Success! The bird appeared at the top of the landfill banking at approx 09.30hrs and was still present three hours later. We were able to approach the bird fairly closely, managing to obtain a few images with the bridge camera. The flight shot comes courtesy of Peter Alfrey, who together with Frank Prater allowed me to join them within the magic kingdom.

Pale iris and tipped bill a good feature of 2nd-winter birds

Other highlights included a Little Egret, 150 Teal, a Water Rail, two Green Sandpipers, a Kingfisher, seven Water Pipits and a brief burst of Cetti's Warbler.

Monday, 14 January 2019

Then and now

This morning, a fellow blogger posted his delight at observing a flock of Greenfinches in Norfolk - the first time that he had seen this species gathered together in any number. Old hands like myself are lucky enough to remember the days before Trichomonosis decimated the UK population of this finch - my highest flock counts are below:

1977  Beddington SF, Surrey
        2 October, 1,000+
1982  Dungeness, Kent
        27 October and 27 November, 1,300 

The Beddington flock was feeding across several settling beds that were packed full of seed-bearing wild flowers, mainly Fat-hen. They remained on site for just a few weeks. As for the Dungeness flock, that was faithful to the beach just east of the power station, and just like the Beddington birds were taking advantage of copious amounts of seed. Greenfinches were found annually in good numbers here from early autumn right through the winter months. Needless to say, such counts as these are a thing of the past. Today, if you were to visit the shingle beach, you would be hard pushed to find a single bird. The image above is the only one of a Greenfinch that I have, taken at Priest Hill last summer. Another case of 'Record shot my arse'...

Saturday, 12 January 2019

Record shot my arse

There is a Twitter account named 'Record shot my arse'. It features photographs tweeted from birders across the country that bemoan the quality of the images that they have shared, even though the said pictures are very good indeed. False modesty, fishing for compliments or bloody-minded perfectionists - you decide. The image that I share with you today is, without a doubt, a genuine 'record shot', that is a photograph that has little quality beyond being proof that I did indeed see what was before me.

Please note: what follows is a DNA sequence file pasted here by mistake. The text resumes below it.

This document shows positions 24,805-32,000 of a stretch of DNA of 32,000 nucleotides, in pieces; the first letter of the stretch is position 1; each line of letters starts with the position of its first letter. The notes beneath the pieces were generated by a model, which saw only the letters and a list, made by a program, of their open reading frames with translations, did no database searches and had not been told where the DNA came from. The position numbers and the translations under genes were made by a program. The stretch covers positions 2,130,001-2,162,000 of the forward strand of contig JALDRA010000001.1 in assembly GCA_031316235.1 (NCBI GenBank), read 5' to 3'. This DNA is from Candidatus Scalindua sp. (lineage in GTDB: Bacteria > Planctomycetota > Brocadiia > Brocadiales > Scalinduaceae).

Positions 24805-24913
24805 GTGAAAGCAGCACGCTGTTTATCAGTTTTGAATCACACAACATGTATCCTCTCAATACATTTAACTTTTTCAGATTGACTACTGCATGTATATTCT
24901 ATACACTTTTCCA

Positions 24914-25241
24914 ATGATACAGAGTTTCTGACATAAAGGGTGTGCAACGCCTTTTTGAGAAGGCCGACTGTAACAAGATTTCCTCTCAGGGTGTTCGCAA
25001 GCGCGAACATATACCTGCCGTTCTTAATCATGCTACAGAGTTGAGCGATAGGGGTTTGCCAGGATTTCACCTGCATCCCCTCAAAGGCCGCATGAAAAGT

Taken through a small opening in a barn door, in the dark and at distance, the image never really had a chance of being anything other than poor. This Barn Owl has been roosting in this same barn for several weeks and seems to be settled. The barn door is by a footpath and the owl is quite happy to have the odd birder peeking through at it. Whilst I was watching it, a pack of dogs ran past barking, which made the owl shuffle along the strut and hide in the barn's extreme corner, almost totally out of view.

Friday, 11 January 2019

In praise of a humble sign

Forget about the metal post and fixings - I'm sure that they were once wooden - just look at the sign. Look at how alive it is. Breathable wood. Flaking paint. Showing the passage of time and weather. Hand-painted lettering. The care taken to produce it. Upper Caps. Lower Caps. Tiny Caps. Somebody thought about this. Crafted, although the simplicity can hide such a thought. How long has it been there? Burnt by the summer sun. Drowned in heavy rain. Encased in snow and ice. Rocked by the wind. What has perched on it? Flown over it? Who has looked up at it and, being helped on their way, grunted in thanks as they headed off to Walton-on-the-Hill, thinking about that welcoming pint or slice of cake when they got there?

Apart from falling in love with this sign (on Walton Downs,) I still found time to record a Woodcock, two Common Snipe (flushed from open fields), 120 Skylark, 240 Redwing and just the two Fieldfare. I also caught up with local birder Paul, who I hadn't seen for a few years. A good day.

Thursday, 10 January 2019


This path does not qualify as a 'holloway' - it would need to possess higher and steeped banks to do so - but the impression of a tunnelled-out thoroughfare, worn by years of animals being herded and carts being driven along the narrow confines, is present. It speaks of age and tradition. This is the sort of thing that I find comfort and inspiration in.

(Image taken yesterday at Juniper Bottom, near Mickleham.)